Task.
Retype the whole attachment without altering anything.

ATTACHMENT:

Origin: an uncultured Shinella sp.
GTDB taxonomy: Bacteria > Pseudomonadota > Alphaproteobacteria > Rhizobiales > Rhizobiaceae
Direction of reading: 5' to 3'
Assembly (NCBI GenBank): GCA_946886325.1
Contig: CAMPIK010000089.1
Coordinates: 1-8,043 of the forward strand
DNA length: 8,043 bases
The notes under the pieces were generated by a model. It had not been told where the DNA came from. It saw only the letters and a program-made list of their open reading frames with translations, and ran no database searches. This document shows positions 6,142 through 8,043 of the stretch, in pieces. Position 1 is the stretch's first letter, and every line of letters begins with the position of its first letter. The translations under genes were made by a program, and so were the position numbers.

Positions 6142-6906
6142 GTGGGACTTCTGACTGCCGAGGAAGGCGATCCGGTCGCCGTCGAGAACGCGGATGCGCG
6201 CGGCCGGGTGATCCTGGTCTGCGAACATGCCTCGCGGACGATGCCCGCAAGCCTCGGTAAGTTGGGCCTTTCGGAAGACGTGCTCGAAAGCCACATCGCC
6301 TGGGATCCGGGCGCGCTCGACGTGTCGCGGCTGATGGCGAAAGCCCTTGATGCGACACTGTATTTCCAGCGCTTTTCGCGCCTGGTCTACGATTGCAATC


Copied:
Origin: an uncultured Shinella sp.
GTDB taxonomy: Bacteria > Pseudomonadota > Alphaproteobacteria > Rhizobiales > Rhizobiaceae
Direction of reading: 5' to 3'
Assembly (NCBI GenBank): GCA_946886325.1
Contig: CAMPIK010000089.1
Coordinates: 1-8,043 of the forward strand
DNA length: 8,043 bases
The notes under the pieces were generated by a model. It had not been told where the DNA came from. It saw only the letters and a program-made list of their open reading frames with translations, and ran no database searches. This document shows positions 6,142 through 8,043 of the stretch, in pieces. Position 1 is the stretch's first letter, and every line of letters begins with the position of its first letter. The translations under genes were made by a program, and so were the position numbers.

Positions 6142-6906
6142 GTGGGACTTCTGACTGCCGAGGAAGGCGATCCGGTCGCCGTCGAGAACGCGGATGCGCG
6201 CGGCCGGGTGATCCTGGTCTGCGAACATGCCTCGCGGACGATGCCCGCAAGCCTCGGTAAGTTGGGCCTTTCGGAAGACGTGCTCGAAAGCCACATCGCC
6301 TGGGATCCGGGCGCGCTCGACGTGTCGCGGCTGATGGCGAAAGCCCTTGATGCGACACTGTATTTCCAGCGCTTTTCGCGCCTGGTCTACGATTGCAATC